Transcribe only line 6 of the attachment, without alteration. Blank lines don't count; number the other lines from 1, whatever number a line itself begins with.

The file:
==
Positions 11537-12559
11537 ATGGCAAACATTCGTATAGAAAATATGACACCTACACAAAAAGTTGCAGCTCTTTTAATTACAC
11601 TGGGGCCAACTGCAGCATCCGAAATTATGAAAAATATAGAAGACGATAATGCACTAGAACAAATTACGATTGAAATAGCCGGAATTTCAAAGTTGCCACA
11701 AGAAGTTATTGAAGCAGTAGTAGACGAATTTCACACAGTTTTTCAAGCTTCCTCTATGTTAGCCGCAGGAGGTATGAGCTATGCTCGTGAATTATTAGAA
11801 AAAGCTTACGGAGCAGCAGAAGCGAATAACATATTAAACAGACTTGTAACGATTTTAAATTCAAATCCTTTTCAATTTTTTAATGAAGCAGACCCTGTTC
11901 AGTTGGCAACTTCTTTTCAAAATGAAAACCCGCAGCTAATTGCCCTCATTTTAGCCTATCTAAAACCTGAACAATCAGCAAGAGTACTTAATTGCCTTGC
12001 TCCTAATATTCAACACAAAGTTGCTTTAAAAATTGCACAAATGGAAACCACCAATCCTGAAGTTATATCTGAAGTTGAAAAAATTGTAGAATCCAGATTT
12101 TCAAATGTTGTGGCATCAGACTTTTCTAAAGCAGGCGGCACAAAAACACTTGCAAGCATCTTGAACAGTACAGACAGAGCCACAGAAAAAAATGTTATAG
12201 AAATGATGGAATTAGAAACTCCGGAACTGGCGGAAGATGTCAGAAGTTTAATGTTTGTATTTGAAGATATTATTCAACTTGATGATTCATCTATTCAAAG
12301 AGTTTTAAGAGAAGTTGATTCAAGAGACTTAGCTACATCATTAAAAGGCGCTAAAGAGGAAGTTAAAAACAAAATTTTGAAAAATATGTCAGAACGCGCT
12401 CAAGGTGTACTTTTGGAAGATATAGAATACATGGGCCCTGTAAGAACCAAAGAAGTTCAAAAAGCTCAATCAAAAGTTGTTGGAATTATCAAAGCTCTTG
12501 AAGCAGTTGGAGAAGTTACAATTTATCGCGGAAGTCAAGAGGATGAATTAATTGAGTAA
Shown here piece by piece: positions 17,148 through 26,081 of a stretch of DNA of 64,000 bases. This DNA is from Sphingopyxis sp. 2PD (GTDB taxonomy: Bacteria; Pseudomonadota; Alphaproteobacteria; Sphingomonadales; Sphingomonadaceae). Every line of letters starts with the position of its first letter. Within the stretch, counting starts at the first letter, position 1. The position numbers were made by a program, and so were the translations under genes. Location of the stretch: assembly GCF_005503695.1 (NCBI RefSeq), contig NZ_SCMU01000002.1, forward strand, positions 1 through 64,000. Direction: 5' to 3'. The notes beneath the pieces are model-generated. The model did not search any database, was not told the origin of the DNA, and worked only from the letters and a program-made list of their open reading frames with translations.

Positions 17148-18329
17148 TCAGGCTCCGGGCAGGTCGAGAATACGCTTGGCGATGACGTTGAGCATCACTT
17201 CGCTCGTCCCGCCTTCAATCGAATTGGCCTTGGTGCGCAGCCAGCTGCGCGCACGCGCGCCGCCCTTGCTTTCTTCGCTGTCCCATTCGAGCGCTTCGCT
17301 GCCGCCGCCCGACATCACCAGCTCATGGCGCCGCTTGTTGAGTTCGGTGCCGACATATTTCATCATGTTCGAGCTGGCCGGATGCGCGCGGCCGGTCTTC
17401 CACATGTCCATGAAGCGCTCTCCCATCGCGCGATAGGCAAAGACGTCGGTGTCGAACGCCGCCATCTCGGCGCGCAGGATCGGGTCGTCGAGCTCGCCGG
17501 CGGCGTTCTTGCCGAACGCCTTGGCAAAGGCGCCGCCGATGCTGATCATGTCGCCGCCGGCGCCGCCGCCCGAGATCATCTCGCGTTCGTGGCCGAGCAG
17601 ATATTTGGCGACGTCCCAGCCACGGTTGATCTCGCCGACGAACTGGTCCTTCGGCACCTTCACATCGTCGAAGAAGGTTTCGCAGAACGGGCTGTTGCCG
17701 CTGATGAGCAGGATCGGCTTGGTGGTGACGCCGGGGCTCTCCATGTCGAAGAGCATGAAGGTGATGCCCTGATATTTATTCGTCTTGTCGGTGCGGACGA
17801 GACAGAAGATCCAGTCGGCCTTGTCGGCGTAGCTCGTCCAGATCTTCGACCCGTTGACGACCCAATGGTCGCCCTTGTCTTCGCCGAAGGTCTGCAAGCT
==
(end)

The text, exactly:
11901 AGTTGGCAACTTCTTTTCAAAATGAAAACCCGCAGCTAATTGCCCTCATTTTAGCCTATCTAAAACCTGAACAATCAGCAAGAGTACTTAATTGCCTTGC